Tarfia Faizullah

The streetlamp above me darkens

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for this, I am grateful. This elegy
doesn’t want a handful of puffed rice

tossed with mustard oil and chopped chilies,
but wants to understand why a firefly

flickers off then on, wants another throatful
or three of whiskey. This elegy is trying

hard to understand how we all become
corpses, but I’m trying to understand

permanence, because this elegy wants
to be a streetlamp dying as suddenly as

a child who, in death, remains a child.
Somewhere, there is a man meant for me,

or maybe he is meant merely to fall
asleep beside me. Across two oceans, there

is a world in which I thought I could live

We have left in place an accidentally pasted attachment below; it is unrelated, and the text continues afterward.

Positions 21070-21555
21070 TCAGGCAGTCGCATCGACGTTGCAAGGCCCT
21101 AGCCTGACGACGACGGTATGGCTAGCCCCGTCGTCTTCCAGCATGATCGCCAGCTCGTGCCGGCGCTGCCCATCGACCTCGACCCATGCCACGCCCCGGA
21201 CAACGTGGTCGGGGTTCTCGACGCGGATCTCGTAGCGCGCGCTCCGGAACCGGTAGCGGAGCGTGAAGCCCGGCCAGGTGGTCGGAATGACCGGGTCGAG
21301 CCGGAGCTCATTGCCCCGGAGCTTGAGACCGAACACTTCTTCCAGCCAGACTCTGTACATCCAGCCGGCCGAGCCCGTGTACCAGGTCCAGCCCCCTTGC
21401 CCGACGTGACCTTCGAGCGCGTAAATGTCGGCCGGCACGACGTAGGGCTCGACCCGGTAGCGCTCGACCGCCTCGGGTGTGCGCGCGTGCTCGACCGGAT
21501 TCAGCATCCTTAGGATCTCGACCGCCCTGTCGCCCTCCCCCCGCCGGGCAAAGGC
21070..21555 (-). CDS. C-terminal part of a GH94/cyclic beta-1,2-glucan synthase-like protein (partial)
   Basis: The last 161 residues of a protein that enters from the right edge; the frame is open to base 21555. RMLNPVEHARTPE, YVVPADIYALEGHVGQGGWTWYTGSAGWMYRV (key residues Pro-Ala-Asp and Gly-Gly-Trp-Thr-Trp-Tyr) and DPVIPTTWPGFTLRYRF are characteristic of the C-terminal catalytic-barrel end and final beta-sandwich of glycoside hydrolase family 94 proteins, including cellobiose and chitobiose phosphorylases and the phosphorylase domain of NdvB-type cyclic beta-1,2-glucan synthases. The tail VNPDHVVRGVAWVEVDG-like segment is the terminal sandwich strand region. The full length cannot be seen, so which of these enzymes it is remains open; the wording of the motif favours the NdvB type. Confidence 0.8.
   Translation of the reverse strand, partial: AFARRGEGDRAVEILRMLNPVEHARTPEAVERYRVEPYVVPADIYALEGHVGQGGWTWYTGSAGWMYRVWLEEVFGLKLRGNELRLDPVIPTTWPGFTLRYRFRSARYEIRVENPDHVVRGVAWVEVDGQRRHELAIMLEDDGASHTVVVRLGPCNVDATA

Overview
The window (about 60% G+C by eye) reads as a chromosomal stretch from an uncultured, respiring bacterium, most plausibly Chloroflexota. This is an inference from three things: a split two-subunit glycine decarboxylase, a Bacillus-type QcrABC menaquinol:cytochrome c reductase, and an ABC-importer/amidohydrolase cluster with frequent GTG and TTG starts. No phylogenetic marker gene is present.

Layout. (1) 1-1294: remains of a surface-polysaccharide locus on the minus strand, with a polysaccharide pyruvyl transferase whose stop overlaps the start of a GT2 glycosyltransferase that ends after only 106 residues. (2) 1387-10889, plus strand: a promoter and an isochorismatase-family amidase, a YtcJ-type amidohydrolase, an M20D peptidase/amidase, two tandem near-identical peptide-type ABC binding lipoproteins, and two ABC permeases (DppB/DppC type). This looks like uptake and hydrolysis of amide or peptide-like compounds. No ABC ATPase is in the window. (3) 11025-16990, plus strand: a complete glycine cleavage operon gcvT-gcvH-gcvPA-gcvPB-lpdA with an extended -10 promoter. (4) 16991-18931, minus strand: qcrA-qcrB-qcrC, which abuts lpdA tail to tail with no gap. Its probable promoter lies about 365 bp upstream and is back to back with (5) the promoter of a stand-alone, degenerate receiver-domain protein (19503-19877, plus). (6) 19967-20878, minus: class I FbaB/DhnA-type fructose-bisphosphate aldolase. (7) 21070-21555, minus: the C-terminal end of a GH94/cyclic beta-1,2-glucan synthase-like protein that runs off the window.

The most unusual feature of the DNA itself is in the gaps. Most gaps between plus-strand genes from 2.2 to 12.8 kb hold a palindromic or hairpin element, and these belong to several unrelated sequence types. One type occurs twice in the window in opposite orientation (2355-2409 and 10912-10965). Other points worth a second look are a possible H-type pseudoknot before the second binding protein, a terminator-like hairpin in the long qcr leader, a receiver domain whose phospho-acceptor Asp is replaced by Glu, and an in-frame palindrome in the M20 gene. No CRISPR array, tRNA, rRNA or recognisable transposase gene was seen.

without grief. There, I watched the hands

of a leper reach with hands made of lace
towards a woman who leaned into him.

There, I fingered bolts of satin I never
meant to buy. There, no one said her name.

How to look down into the abyss without
leaning forward? How to gather the morning’s

flustered shadows into a river? To forget
my sister was ever born? Tonight, I will

watch a man I could have loved walk past,
hefting another woman’s child. He won’t

look at me. I won’t have wanted him to.
This elegy wonders why it’s so hard

to say, I always miss you. Wait, she might
have said. But didn’t you want your palms

to be coated in mustard oil? Did you really
want to forget the damp scent of my grave?



One Response to Tarfia Faizullah

  1. Pingback: The streetlamp above me darkens | New England Review